Haiti and Toxic Waste
Mitchel Cohen writes for CoutnerPunch: "Two decades ago, the garbage barge, the Khian Sea, with no place in the U.S. willing to accept its garbage, left the territorial waters of the United States and began circling the oceans in search of a country willing to accept its cargo: 14,000 tons of toxic incinerator ash. First it went to the Bahamas, then to the Dominican Republic, Honduras, Bermuda, Guinea Bissau and the Netherlands Antilles. Wherever it went, people gathered to protest its arrival. No one wanted the millions of pounds of Philadelphia municipal incinerator ash dumped in their country."
Revisiting The Shock Doctrine in the Wake of Haiti Disaster
Naomi Klein writes for Common Dreams: "Despite all the successful attempts to exploit the 2004 tsunami, memory also proved to be an effective tool of resistance in some areas where it struck, particularly in Thailand. Dozens of coastal villages were flattened by the wave, but unlike in Sri Lanka, many Thai settlements were successfully rebuilt within months. The difference did not come from the government. Thailand's politicians were just as eager as those elsewhere to use the storm as an excuse to evict fishing people and hand over land tenure to large resorts. Yet what set Thailand apart was that villagers approached all government promises with intense skepticism and refused to wait patiently in camps for an official reconstruction plan. Instead, within weeks, hundreds of villagers engaged in what they called land 'reinvasions.'"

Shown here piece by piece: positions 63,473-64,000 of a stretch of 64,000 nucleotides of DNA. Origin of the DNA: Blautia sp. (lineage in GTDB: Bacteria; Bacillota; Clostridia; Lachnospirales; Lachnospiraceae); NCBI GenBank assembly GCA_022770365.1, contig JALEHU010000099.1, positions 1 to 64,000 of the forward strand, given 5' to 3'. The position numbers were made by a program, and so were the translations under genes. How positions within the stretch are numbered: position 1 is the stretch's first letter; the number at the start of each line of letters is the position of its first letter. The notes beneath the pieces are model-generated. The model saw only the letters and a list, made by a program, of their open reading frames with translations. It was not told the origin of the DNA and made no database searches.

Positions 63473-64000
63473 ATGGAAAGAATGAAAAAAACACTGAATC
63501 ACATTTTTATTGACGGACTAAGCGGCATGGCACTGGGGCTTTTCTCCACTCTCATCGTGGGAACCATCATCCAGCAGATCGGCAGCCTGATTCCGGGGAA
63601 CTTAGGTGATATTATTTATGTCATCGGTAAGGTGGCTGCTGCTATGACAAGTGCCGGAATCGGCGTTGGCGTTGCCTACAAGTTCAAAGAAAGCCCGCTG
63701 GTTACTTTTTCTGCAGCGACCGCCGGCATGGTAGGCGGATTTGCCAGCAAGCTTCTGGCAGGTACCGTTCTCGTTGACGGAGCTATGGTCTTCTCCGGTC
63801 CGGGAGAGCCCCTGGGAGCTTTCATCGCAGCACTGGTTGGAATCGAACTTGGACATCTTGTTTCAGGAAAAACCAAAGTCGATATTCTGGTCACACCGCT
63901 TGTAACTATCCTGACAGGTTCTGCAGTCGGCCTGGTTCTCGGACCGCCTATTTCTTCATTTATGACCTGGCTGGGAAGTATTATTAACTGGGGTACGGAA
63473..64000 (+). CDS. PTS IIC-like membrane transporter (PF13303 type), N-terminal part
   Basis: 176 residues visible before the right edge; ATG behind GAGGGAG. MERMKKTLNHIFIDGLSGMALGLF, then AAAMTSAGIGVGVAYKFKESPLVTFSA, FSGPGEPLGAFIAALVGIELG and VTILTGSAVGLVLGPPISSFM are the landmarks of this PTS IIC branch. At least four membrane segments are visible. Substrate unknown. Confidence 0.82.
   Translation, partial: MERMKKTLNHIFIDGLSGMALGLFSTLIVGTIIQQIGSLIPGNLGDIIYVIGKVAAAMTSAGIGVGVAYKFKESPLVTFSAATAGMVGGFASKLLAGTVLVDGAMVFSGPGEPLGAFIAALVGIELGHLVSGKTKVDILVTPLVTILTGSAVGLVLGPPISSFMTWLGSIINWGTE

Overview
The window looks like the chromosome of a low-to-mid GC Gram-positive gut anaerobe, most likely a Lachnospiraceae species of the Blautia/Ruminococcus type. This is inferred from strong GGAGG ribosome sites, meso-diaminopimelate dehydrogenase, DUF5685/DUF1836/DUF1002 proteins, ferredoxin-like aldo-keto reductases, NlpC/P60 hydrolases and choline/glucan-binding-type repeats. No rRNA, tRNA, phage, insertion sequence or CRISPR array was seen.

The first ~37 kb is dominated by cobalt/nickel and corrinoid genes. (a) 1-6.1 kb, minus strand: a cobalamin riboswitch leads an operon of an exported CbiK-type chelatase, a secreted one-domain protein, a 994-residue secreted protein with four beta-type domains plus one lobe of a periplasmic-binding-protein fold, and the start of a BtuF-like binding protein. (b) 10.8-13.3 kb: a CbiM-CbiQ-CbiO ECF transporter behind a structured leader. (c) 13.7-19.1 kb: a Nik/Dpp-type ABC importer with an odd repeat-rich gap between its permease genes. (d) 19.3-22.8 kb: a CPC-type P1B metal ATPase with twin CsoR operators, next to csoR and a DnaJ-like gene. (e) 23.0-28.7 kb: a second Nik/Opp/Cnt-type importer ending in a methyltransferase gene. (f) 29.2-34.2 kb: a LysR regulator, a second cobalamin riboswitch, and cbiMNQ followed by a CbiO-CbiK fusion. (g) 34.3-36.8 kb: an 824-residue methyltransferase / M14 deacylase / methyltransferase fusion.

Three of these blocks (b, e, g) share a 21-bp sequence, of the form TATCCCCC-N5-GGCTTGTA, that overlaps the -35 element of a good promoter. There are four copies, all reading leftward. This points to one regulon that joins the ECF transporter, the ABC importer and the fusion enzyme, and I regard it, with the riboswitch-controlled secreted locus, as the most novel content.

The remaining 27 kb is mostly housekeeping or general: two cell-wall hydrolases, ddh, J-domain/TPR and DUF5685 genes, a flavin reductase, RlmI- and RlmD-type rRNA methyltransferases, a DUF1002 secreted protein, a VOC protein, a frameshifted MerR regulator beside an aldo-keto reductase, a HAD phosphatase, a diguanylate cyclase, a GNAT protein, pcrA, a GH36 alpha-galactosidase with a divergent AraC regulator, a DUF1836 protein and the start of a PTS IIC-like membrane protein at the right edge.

To offer some, Laura Flanders of GRIT TV asks Monika Kalra Varma, director of the Robert F. Kennedy Memorial Center for Human Rights, Melissa Harris-Lacewell, Princeton professor, Nation contributor, and author of Barbershops, Bibles, and BET: Everyday Talk and Black Political Thought and James Perry, executive director of the Greater New Orleans Fair Housing Action Center and candidate for mayor of New Orleans.
Why Obama Is Now (Finally) Getting Tough on Wall Street
Robert Reich writes on RobertReich.org: "Obama is now, finally, getting tough on Wall Street. Today he's giving his support to two measures critically important for making sure the Street doesn't relapse into another financial crisis: (1) separating the functions of investment banking from commercial banking (basically, resurrecting the Depression-era Glass-Steagall Act) so investment banks can't gamble with insured commercial deposits, and (2) giving regulatory authorities power to limit the size of big banks so they don't become 'too big to fail,' as antitrust laws do with every other capitalist entity."